Last year was a game-changer for me. My first books with a publisher came out, and I switched roles at my day job and took on more responsibility than I've ever had before. The only way I was able to keep on top of those big, big changes and everything that came along with them was because for the first time in my life I found a planning system that works for me. Some people are planners and some people aren't. I'm definitely the planning kind, but in 30 years of searching I hadn't found a system that I liked. I've tried everything from simple pen and paper lists to complicated apps that give you lots of options to categorize and tag your tasks. Typically I'd use a system for a month thinking I'd found something I could stick with, but then each and every time I'd cast it aside because it didn't fit.
It turns out, I was looking for a planning system that "looks like my brain" and mimics the way I think. I found it when I discovered bullet journaling.
I'm not going to teach you how to bullet journal. There's a whole website dedicated to that and the video above is a good place to start. (I'm also not terribly artistic so I won't be showing off inspirational, beautiful bullet journal pages.) What I am going to do is tell you why this system worked for me.
Remember how I said I needed an organizational plan that looks like my brain? Bullet journaling has stuck with me for more than a year because it's flexible and nimble, just the way my brain is. I use a squared Moleskine Cahier notebook in a larger traveler's notebook for my bullet journal. That means no strict calendar pages or pages that I'll leave blank and that will bother me when I'm on vacation. Perfect.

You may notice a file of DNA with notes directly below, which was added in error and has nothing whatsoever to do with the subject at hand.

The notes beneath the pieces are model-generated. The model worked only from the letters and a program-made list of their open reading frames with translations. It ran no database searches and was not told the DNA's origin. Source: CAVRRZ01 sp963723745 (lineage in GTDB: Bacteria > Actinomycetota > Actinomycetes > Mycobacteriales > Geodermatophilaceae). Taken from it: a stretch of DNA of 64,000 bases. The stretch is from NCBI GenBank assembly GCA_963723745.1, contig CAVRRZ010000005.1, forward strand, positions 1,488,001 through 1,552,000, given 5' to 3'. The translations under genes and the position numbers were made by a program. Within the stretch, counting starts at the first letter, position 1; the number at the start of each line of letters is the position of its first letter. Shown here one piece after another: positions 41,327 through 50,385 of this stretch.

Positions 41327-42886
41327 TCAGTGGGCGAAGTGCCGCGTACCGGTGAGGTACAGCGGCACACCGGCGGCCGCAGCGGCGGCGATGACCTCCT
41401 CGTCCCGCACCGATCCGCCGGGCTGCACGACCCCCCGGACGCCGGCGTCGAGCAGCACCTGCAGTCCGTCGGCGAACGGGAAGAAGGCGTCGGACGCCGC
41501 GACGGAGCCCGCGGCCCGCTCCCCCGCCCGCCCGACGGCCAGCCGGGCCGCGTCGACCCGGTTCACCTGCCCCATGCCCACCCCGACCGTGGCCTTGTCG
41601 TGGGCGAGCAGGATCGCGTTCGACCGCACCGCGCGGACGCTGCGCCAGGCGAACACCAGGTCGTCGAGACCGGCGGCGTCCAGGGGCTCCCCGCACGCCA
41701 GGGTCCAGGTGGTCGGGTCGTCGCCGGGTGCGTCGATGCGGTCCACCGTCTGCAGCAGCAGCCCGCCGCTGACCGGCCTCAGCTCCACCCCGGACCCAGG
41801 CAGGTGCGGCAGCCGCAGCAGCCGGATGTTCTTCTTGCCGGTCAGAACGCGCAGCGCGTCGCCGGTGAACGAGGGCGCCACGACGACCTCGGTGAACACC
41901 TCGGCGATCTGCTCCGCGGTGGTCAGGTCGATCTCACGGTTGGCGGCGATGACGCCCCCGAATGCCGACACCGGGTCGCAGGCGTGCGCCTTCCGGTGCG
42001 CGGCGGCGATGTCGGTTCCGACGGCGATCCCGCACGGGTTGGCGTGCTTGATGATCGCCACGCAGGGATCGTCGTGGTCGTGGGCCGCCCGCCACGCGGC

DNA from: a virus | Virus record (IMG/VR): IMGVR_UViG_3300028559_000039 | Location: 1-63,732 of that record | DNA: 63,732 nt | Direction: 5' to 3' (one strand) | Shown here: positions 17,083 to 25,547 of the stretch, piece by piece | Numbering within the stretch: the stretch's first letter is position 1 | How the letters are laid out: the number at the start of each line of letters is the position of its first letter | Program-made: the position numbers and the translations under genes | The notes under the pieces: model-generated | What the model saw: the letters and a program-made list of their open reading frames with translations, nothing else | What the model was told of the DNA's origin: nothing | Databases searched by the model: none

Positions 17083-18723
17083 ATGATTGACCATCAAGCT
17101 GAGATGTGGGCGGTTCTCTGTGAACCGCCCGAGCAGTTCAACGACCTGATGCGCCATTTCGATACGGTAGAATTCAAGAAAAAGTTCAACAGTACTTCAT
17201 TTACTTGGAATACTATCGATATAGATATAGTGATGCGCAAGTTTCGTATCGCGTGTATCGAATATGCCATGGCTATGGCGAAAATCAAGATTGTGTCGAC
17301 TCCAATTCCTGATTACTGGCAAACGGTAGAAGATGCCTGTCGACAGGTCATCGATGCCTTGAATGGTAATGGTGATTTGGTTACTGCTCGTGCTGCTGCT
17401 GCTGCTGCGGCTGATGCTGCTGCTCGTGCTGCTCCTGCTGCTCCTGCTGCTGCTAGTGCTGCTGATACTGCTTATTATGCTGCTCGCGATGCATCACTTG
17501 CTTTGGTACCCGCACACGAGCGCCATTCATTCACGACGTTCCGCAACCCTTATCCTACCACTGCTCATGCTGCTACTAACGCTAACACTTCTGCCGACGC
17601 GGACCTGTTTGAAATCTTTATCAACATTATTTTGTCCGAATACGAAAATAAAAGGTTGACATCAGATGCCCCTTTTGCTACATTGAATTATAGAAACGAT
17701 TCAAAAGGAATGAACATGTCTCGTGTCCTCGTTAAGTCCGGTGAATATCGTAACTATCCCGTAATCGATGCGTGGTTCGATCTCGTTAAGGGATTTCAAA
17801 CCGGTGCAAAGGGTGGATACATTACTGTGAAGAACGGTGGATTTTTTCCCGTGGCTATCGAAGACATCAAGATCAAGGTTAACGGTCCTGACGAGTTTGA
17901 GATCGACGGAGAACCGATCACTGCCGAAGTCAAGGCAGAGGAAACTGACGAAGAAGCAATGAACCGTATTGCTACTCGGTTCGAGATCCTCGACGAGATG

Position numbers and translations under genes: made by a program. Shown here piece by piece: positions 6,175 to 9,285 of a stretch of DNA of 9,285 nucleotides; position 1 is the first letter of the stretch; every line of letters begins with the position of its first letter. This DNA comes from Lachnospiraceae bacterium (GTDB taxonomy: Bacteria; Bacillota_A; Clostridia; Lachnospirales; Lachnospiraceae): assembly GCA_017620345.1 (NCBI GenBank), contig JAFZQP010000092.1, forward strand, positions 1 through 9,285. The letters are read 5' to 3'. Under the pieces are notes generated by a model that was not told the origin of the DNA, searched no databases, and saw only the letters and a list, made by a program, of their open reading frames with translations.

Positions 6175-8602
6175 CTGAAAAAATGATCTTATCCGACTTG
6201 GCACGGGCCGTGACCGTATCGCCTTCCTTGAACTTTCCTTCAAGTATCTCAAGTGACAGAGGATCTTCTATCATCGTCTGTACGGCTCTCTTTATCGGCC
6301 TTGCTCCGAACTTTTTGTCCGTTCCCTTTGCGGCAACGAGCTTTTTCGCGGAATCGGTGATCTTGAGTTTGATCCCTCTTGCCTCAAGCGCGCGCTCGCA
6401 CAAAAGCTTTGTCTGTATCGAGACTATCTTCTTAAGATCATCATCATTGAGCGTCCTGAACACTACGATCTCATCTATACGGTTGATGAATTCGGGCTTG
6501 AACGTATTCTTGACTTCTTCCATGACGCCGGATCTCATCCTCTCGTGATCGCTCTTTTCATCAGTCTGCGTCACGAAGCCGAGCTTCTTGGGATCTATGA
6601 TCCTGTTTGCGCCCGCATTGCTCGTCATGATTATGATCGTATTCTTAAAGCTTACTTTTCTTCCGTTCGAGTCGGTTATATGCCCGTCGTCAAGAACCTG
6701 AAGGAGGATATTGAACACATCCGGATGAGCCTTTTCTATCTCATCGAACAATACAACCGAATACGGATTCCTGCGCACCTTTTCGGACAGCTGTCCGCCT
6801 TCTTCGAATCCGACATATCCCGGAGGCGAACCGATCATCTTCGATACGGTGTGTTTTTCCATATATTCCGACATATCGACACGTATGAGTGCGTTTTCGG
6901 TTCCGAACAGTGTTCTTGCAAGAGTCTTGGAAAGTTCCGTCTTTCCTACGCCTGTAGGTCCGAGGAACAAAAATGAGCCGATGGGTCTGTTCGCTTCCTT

My bullet journal is basically two types of to do lists and a meal planner. When I sit down each week, I start with a spread of two blank pages. This is my weekly spread. The left-hand side is a meal planning page with each day broken down into lunch, dinner, and an afternoon snack (especially important on days when I know I'll be working out after my day job). I use that page to plan a week ahead of time when I'm going to be cooking and build a grocery list next to it.
On the right side of the weekly spread I create a to do list for the entire week. This isn't every minor task that needs to get done, but the big picture things or tasks I don't want to forget about if they're a few days out. I don't separate out personal life, day job, and writing because I've found that if I do I neglect the tasks that I'm less enthusiastic about. (Who really wants to pick up their dry cleaning when it's 18 degrees outside?) If it's all in once place, I can't avoid it.
The second type of to do list I use is a daily one. I wanted to save paper in this example so I collapsed Saturday and Sunday onto the same page, but you can see that each task is listed. If I didn't finish a task on one day, I carry it over and write it down the next day. The list is always changing and very flexible, but it's always there. Since I'm adding everything from writing to appointments to household tasks, I always know what my time constraints look like at a glance. If I go on vacation, I can set the bullet journal aside and not worry about wasting paper.
Many people are attracted to bullet journaling because of the "collections" (more permanent lists that can easily be found because many bullet journalers also create an index and page numbers for their collections). I use a separate notebook to write down all of the books I read each year, and this year I've expanded to include a list of all of the movies I watched. For now, however, that's enough for me. I've realized that the best organizational system is one that you actually use, and the weekly spread, meal plan, and daily lists are what works for me.
What if any planning system do you use? I'd also be really curious to hear what readers to do keep track of their books. Goodreads? A paper list? Let me know by leaving a comment!